A wealthy merchant named Zhuo Wangsun was one of the figures in Linqiong who held a feast in honor of Sima Xiangru. Attending the party was anybody and everybody who was important in the district. Yet, despite the presence of all the distinguished guests, Sima Xiangru became fixated on one person in particular—a woman named Wenjun. She was the daughter of the party’s host, Zhuo Wangsun, and she had been married in the past, but was widowed at a young age. For Sima Xiangru, it was apparently love at first sight, and he was not dissuaded by the possible taboos or improprieties involved in pursuing her. As soon as the poet learned that she was a sucker for music, he requested that a lute be fetched with great haste, and, when one was brought to him, he used all his poetic and musical skill as a bard to impress Wenjun. Grand Historian Sima Qian described the scene, saying “he used the lute to pour out his heart in an effort to win the young girl’s attentions…the young girl secretly peered in through the door at him and her heart was filled with delight; she felt an instant love for him, and her only fear was that she could not have him for her husband” (Shi Ji 117). As the final finishing touch for his campaign of courtship, Sima Xiangru sent Wenjun presents, accompanied by letters expressing his deep respect and admiration. The poet’s lute playing and love letters greatly affected the woman—perhaps too much. Instead of encouraging marriage negotiations, Wenjun ran away from home and joined Sima Xiangru. Not waiting for her father’s blessing, the runaway and the poet eloped to Chengdu, where they began living as a married couple.
Wenjun’s father, Zhuo Wangsun, disapproved of his daughter’s actions and reportedly cut her off from all of his resources. Yet, Wenjun had a feeling that she and her new husband could eventually win their way back into Wangsun’s good graces. After staying out of sight and out of mind for a time, the newlyweds moved back to Linqiong, where they reportedly set up a winery. Through hard work at their winery, and the help of sympathizers in Linqiong, they were able to slowly but surely mend their relationship with Wangsun. Once the merchant father allowed himself to once more dote on his daughter, he began pouring funds and gifts into the hands of Wenjun and Sima Xiangru. According to Sima Qian, “Zhuo Wangsun finally gave his daughter Wenjun 100 servants, 1,000,000 cash and the clothing, quilts, and other articles that she had received as a dowry at the time of her first marriage. Wenjun and Xiangru then returned to Chengdu, where they purchased a house and some fields and lived a life of ease” (Shi Ji 117). Sima Xiangru’s newfound life of leisure would allow him to focus more time on his literary pursuits. He would eventually be invited to the court of Emperor Wu (r. 141-87 BCE), who commissioned more poetry from Sima Xiangru and reintroduced the poet into government affairs.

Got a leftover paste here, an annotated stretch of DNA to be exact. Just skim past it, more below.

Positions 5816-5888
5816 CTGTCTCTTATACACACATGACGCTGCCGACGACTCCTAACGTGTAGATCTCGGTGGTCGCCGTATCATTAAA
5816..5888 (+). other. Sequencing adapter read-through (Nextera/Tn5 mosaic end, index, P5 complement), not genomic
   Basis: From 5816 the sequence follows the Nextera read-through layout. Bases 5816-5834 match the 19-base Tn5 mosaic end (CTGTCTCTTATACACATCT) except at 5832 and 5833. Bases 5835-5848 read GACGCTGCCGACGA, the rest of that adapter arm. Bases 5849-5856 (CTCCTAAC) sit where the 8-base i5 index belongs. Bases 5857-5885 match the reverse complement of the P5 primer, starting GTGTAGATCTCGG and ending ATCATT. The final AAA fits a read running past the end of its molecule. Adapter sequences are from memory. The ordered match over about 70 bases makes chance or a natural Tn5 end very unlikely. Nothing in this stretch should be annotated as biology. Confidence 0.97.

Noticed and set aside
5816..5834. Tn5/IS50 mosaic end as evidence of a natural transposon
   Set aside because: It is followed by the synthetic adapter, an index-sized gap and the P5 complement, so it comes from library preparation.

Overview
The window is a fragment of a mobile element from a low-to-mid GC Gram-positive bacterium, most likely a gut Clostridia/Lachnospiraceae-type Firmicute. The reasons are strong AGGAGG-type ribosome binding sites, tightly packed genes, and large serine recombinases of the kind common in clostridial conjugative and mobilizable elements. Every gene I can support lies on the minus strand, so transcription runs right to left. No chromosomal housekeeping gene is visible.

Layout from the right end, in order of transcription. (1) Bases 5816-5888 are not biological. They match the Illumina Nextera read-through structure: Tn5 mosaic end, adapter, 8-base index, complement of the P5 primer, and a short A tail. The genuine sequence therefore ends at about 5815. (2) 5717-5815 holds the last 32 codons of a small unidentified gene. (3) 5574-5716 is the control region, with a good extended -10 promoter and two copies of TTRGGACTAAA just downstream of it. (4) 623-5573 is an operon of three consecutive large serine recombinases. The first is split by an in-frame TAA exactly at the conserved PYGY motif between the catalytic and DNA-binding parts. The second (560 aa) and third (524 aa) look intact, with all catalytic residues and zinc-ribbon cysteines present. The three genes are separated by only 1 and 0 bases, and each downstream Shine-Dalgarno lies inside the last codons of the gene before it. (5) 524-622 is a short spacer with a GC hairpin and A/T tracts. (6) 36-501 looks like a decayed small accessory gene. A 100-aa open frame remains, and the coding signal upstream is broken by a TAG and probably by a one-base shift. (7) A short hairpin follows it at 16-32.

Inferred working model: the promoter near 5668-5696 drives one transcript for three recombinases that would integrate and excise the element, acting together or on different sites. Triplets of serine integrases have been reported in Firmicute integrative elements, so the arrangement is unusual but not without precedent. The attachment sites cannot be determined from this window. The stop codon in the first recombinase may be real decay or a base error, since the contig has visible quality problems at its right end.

Written by C. Keith Hansley
Picture Attribution: (Musicians from the Yanju tomb paintings, c. 5th century, also known as Jiuquan Dingjia Gate No. 5 Tomb, [Public Domain] via Creative Commons).
- The Records of the Grand Historian (Shi ji) by Sima Qian, translated by Burton Watson. New York: Columbia University Press, 1993.